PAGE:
leaving your job

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Leaving Your Job During a Divorce

The pressure of managing work family and home life all during the pandemic proved to be too much for many. Not to mention dealing with the financial struggles associated with employment insecurity. Also, figuring out how you will pay the bills during your separation. If you are an ex spouse with an agreement in place, tempted to just quit your job to potentially minimize the child and spousal obligations payable at this time… Think again. The same goes for spouses leaving their job. Those assuming this would increase the spousal and child support payments they could recieve.

There are important details you will need to consider. Details to determine whether it will be truly worth it to leave your job and forego a job search at this time. Read on to learn more about the financial and legal implications of leaving your job during a divorce separation, and what you need to know to move forward.

Losing Your Job is Often Outside of Your Control

Many people who held service-based positions, especially in travel and hospitality faced layoffs throughout the pandemic. Almost overnight they watched their employment prospects disappear. Forced to apply for government sponsored benefits. Did you recently separate and lose your job through no fault of your own (due to the covid crisis)? You still need to inform your legal representative and ex partner and about your current circumstances. You will also need to provide complete financial disclosure. Including any severance benefits you will receive as they will be taken into consideration to calculate your child support. You also want to keep in mind that you may not qualify for a reduction in support payments. (Until your severance period ends.)

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Calculating Support Payments

Before leaving your job, consider how support payments are calculated. The courts look at several factors to determine child and spousal support payments including:

  • Both spouses’ income levels before tax
  • The ability of each spouse to provide for themselves financially
  • The age and health of both parties
  • How long they lived together
  • Their earning capacity

Specifically for child support the courts use basic monthly support guidelines based on the number of children involved. As well as the age of the child, since childcare costs can vary depending on this.  You should also be aware that even if you share custody, you may still be required to pay a larger share of support than your ex. Solely based on your income.  Refer to Receiving and Paying Child support and Spousal Support What You Need to Know for more information.

You Must Take Steps change Financial Agreements Already in Place

This includes making an application to the court. So they are aware of the change in your application income or financial circumstances as soon as possible. You will want to keep in mind that family court has become increasingly backlogged during the pandemic and for the most part is only dealing with extraordinary family circumstances.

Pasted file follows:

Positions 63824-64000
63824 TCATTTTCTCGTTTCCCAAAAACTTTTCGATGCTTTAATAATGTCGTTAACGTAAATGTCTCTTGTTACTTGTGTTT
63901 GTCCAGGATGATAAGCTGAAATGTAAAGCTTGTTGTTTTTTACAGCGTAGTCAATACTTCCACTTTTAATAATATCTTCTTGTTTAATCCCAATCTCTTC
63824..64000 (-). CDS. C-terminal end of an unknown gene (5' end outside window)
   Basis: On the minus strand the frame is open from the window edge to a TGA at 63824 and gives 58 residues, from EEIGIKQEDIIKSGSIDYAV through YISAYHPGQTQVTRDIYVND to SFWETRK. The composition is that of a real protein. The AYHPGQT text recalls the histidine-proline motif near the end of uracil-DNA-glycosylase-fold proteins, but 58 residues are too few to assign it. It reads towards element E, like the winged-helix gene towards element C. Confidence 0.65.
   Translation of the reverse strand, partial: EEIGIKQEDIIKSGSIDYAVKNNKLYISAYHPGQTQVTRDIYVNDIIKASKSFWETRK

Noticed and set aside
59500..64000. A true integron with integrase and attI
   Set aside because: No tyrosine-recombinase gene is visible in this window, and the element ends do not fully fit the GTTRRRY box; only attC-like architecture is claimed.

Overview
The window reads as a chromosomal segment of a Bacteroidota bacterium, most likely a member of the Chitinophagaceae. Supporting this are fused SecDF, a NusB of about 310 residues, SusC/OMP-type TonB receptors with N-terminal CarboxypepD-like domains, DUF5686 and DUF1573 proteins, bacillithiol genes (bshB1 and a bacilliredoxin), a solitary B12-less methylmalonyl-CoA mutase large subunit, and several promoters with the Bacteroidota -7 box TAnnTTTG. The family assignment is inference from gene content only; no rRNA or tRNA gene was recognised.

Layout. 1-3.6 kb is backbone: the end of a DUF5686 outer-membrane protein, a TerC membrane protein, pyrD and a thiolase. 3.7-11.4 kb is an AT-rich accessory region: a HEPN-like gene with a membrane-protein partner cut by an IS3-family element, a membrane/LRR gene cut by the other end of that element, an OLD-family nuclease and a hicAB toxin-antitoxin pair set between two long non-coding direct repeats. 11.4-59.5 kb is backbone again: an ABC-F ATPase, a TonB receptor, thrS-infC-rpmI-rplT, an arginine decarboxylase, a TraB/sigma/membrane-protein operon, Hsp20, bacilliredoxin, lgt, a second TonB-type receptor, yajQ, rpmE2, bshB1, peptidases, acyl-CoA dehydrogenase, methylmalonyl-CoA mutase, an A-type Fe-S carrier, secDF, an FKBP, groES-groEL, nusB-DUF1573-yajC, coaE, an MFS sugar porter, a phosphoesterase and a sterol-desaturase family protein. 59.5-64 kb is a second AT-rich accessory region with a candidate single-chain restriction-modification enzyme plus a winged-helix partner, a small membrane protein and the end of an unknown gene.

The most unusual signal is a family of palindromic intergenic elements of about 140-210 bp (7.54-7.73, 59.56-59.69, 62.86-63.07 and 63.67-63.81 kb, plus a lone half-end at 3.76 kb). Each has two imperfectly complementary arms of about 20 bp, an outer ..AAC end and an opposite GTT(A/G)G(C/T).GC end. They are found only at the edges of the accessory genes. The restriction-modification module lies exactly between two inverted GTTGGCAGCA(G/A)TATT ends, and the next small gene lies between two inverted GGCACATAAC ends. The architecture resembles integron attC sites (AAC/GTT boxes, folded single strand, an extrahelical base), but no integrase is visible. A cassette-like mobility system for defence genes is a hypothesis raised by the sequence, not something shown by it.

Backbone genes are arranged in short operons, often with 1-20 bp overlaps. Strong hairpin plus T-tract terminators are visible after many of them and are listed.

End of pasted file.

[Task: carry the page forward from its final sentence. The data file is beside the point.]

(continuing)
The other option is to negotiate with your spouse and their legal team. Come up with a temporary support agreement that addresses what support will look like while you are out of work. Also consider creating a temporary support agreement as this will go a long way toward cultivating family harmony now and in the future.

Could You Be Penalized for Being Intentionally Unemployed?

There is the expectation that you must take reasonable steps to find employment. Keep in mind your request to reduce support will likely be rejected. Especially if you are seen by the court as being unemployed on purpose. If you have capacity to work the court will frown upon your decision to quit your job. Typically, factors that may affect your ability to find work include, your health, your education, skills and work history. To avoid being considered intentionally unemployed, it is important to document all attempts to find work throughout your time of unemployment.

How Will You Handle Co Parenting with Your Ex?

Consider the impact of not addressing your decision to quit your job with your ex. How it may affect your ability to coparent.  Will your ex be open to splitting custody if you are not being proactive on how you will share the financial responsibility of child or spousal care? How might this decision delay a settlement on assets created during the relationship?  Is there a real risk that the courts may penalize your decision and you may find yourself still owing support payments that are now calculated with interest if your request is denied?  Finally, how could leaving your job impact the relationship you have with your children… If there is a belief that the decision quit your job was intentional and compromised their basic needs?

Speak to Your Legal Representative

Sometimes the stress of separating from your partner can feel overwhelming. Especially when you are forced to confront sensitive emotional and financial issues to reach an agreement on spousal and child support.  However, quitting your job may not make your circumstances any better. Speak to a lawyer to ensure you get a clear picture of how leaving your job could affect plans to separate so that you can carefully weigh your options.

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